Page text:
Conversations For Transformation: Essays Inspired By The Ideas Of Werner Erhard

Conversations For Transformation

Essays By Laurence Platt

Inspired By The Ideas Of Werner Erhard

And More

Check Your Ego At The Door

Grgich Hills, Rutherford, California, USA

July 21, 2016

"Ego is the functioning of one's point of view in an attempt to cause that point of view to survive. The verb 'to ego'  means to perpetuate one's own point of view." ... 
This essay, Check Your Ego At The Door, is the companion piece to Ego.

I am indebted to John Taylor who inspired this conversation.

Cartoon by Lisa Donnelly

New Yorker Magazine

January 21, 2008

Tweaked by Laurence Platt
Werner Erhard has articulated and spoken into being, into the listenings of human beings, into the cultures of being human on the planet today, multitudes of ideas, distinctions, and definitions, arguably few of which seem as succinct, as terse, and as useful as what he's said about the characteristic of ego ie about what ego really is.

Some background: the purpose of the mind is to protect (ie to guard) the being - which is to say, to ensure the survival of the being. When the mind usurps this function in order to protect its own commission as the being's protector, and in so doing ensures its own  survival, that is the ambit of ego (like HAL, the Heuristic ALgorithm 9000 series computer in Stanley Kubrick's Sci-Fi masterpiece "2001: A Space Odyssey") - and that's all  ego is.

So unlike the way ego shows up in academic, psychological, psychiatric, and spiritual conversations like a noun, when Werner distinguishes ego it is clearly a verb. Watch: to ego  (as languaged in Werner's lexicography) is to survive by perpetuating one's own point of view (getting that is 99.999% of any transformational experience).

Listen: it takes a big  person to distinguish ego this way - in particular, to distinguish ego in the precise moment you're ego-ing  (remember, ego is a verb), and to get over it. In order to survive, there's nothing  the mind won't do to protect itself, and to protect whatever it considers itself to be. Setting ego aside, standing naked and present and open as the being you really are, and choosing not to be run by the visceral, fully automatic  ego, is the act of a big person, of a giant (of a hero actually).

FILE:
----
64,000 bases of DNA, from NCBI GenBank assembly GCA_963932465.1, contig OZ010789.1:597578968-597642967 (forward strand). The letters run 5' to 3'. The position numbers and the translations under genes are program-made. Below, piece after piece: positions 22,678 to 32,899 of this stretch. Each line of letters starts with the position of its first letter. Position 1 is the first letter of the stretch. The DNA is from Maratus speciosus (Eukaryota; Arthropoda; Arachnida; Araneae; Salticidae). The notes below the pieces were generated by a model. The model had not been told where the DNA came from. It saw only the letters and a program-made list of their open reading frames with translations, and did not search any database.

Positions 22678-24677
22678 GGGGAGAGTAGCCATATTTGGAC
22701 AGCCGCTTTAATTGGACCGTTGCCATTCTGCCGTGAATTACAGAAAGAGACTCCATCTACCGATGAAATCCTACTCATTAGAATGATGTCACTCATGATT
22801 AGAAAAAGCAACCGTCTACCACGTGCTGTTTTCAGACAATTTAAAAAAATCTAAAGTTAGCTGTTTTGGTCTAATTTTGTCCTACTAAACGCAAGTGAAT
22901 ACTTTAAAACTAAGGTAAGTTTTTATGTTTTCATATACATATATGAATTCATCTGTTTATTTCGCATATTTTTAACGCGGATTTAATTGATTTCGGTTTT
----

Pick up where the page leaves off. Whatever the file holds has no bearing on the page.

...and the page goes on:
"Check your ego at the door"  first gained traction like a mantra  (if you will) with people prior to starting participating in Werner's work. It could be said distinguishing ego (as differentiated from who you really are) has always been an essential component of Werner's work. Checking your ego at the door, requires taking responsibility for your ego at the outset. But it is more than that. It is a mantra which can be easily and reliably intoned in any situation in life with powerful impact. The thing about checking your ego at the door (quote unquote) is it will be there waiting for you to pick up again after the business at hand is over. And some lucky few will recognize their sublime choices: to leave their egos at the door permanently ie to never pick them up again (but that is a subject for another conversation for another occasion).

The world is set up (which is to say we've set the world up) to deal with ie to interact with people's egos, and to totally gloss over who they really are. Maybe consider that in a world in which everyone checks their ego at the door, there is no better opportunity to try on than interacting with people as who they really are, and instead glossing over their egos. Another way of saying that is this: we've set up the world to deal with ie to interact with people's stuff, and to gloss over people as God. In a world in which everyone checks their ego at the door, there's this priceless opportunity to try on: interacting with people as God, and instead glossing over their stuff.

If you look closely and tell the truth about it, you'll see we live in a world in which we survive by perpetuating our own points of view. It's insane. Even a most cursory glance will confirm it's never worked very well. Rita Mae Brown defines insanity as "doing the same thing over and over again and expecting different results".

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